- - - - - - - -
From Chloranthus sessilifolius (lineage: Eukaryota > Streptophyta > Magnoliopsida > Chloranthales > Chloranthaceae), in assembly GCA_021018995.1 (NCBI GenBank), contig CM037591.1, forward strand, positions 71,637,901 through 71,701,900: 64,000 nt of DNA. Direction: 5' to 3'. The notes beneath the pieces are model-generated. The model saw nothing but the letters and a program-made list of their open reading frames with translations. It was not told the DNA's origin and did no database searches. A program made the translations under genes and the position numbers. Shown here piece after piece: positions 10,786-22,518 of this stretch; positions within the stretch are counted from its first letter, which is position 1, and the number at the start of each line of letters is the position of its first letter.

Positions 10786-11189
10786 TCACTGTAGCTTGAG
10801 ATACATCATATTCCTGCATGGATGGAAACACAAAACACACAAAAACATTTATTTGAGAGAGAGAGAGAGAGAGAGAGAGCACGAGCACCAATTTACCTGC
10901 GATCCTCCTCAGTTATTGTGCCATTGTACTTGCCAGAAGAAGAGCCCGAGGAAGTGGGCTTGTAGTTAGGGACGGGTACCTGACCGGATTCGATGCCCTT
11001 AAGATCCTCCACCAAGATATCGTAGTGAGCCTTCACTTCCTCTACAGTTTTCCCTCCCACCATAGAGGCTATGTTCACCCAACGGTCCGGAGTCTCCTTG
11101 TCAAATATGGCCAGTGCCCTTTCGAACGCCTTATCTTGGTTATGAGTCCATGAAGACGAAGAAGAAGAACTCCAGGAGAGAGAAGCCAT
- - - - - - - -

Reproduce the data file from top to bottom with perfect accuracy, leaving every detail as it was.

From Chloranthus sessilifolius (lineage: Eukaryota > Streptophyta > Magnoliopsida > Chloranthales > Chloranthaceae), in assembly GCA_021018995.1 (NCBI GenBank), contig CM037591.1, forward strand, positions 71,637,901 through 71,701,900: 64,000 nt of DNA. Direction: 5' to 3'. The notes beneath the pieces are model-generated. The model saw nothing but the letters and a program-made list of their open reading frames with translations. It was not told the DNA's origin and did no database searches. A program made the translations under genes and the position numbers. Shown here piece after piece: positions 10,786-22,518 of this stretch; positions within the stretch are counted from its first letter, which is position 1, and the number at the start of each line of letters is the position of its first letter.

Positions 10786-11189
10786 TCACTGTAGCTTGAG
10801 ATACATCATATTCCTGCATGGATGGAAACACAAAACACACAAAAACATTTATTTGAGAGAGAGAGAGAGAGAGAGAGAGCACGAGCACCAATTTACCTGC
10901 GATCCTCCTCAGTTATTGTGCCATTGTACTTGCCAGAAGAAGAGCCCGAGGAAGTGGGCTTGTAGTTAGGGACGGGTACCTGACCGGATTCGATGCCCTT
11001 AAGATCCTCCACCAAGATATCGTAGTGAGCCTTCACTTCCTCTACAGTTTTCCCTCCCACCATAGAGGCTATGTTCACCCAACGGTCCGGAGTCTCCTTG
11101 TCAAATATGGCCAGTGCCCTTTCGAACGCCTTATCTTGGTTATGAGTCCATGAAGACGAAGAAGAAGAACTCCAGGAGAGAGAAGCCAT